Jennifer Mohr loves to sing in the shower, but she doesn’t want anyone to hear her. “I don’t sound good,” Mohr, a 20-year-old college student studying information science at Temple University in Philadelphia, told me. “I never want to sing when someone is in my house with me.” So, before entering the shower, she checks the Find My Friends location sharing app on her phone to see if her roommates are at home or if she is free to ring as loud as she wants.
This is admittedly a niche use for Find My Friends. But in recent years, sharing your location with friends via smartphones has become the norm for some social groups. Find My Friends, an Apple app, only exists on iPhones, but Google Maps, Snapchat, and Facebook Messenger also have location sharing integration. (Swarm, a spin-off of Foursquare, allows users to “check in” to certain locations, but does not otherwise broadcast their locations when they are on the move.)
While this may seem scary or unnecessary to some, for others the ability to constantly follow each other is a normalized, if not welcome, addition to their close relationships. It can change the dynamics of friendships in ways that are both good and bad, both subtle and deep.
Many services now allow users to temporarily share their location – you can share for an hour on Facebook Messenger, and Google Maps lets you customize the duration. On Find My Friends, you can notify your friends when you arrive or leave a certain location, but only if you have already shared your location with them beforehand. *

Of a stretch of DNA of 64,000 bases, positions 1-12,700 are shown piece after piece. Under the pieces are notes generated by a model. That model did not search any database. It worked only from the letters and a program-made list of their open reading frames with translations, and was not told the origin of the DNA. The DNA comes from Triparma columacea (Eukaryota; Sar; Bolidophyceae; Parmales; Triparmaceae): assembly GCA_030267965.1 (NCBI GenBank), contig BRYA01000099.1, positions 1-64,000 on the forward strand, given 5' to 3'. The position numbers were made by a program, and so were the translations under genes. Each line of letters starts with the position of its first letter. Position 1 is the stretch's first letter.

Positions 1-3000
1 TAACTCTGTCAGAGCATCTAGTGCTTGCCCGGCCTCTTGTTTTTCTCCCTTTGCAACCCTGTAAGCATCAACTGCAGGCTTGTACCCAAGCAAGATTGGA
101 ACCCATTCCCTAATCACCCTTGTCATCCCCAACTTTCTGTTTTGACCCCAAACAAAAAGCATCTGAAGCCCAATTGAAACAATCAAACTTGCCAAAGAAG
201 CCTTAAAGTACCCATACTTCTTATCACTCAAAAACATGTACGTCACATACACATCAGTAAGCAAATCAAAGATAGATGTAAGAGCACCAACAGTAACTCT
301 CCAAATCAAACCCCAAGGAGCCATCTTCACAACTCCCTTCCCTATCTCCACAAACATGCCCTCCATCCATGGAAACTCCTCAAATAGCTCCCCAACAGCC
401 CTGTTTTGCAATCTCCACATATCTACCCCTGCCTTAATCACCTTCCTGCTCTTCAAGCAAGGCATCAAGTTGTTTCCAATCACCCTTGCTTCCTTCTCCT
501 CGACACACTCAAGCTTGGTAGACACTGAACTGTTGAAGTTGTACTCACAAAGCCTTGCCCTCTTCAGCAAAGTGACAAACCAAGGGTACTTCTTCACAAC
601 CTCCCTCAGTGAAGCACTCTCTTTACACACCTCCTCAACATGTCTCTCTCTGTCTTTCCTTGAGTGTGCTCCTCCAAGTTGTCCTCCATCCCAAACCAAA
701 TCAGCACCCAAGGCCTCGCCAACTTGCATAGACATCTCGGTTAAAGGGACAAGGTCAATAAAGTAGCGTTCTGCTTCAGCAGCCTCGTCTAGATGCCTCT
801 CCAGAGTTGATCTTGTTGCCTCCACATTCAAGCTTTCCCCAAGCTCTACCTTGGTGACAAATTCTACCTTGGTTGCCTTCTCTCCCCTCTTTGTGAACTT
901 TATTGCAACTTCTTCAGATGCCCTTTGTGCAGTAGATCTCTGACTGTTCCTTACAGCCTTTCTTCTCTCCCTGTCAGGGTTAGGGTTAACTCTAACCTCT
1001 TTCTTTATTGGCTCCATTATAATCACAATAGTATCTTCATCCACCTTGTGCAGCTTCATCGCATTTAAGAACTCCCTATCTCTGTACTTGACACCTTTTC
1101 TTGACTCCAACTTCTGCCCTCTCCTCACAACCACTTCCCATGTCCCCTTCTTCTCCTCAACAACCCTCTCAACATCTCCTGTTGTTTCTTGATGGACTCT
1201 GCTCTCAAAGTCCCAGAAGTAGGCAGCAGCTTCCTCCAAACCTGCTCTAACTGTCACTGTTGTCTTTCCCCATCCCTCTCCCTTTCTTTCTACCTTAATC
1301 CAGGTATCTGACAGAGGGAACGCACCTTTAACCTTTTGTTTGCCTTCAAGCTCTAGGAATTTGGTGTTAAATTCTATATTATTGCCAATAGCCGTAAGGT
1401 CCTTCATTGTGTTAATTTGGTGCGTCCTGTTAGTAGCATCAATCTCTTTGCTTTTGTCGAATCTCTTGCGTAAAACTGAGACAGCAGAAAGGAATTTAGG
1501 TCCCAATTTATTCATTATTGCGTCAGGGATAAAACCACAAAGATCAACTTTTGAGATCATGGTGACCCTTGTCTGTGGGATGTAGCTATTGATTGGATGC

This temporary sharing has obvious practical applications, as anyone who has ever tried to find a friend at a crowded music festival can attest. For example, Kelsey Ko, a 22-year-old teacher from Teach for America in Baltimore, activated Find My Friends with the group of women she went to Puerto Rico with for spring break in her sophomore year of college, in order to that they can meet again if they separate. “It was good to have as a backup,” she told me.
But over two years later, she still shares her location with them. Which brings us to the most curious type of location sharing: the ambient type, always active. Initially, the location of your friends is just another piece of information about them, another connection point, or an excuse to talk to them. You can see if they are nearby and have a happy meeting. This is a particularly common scenario in college, where people are likely to be in a small, demarcated area.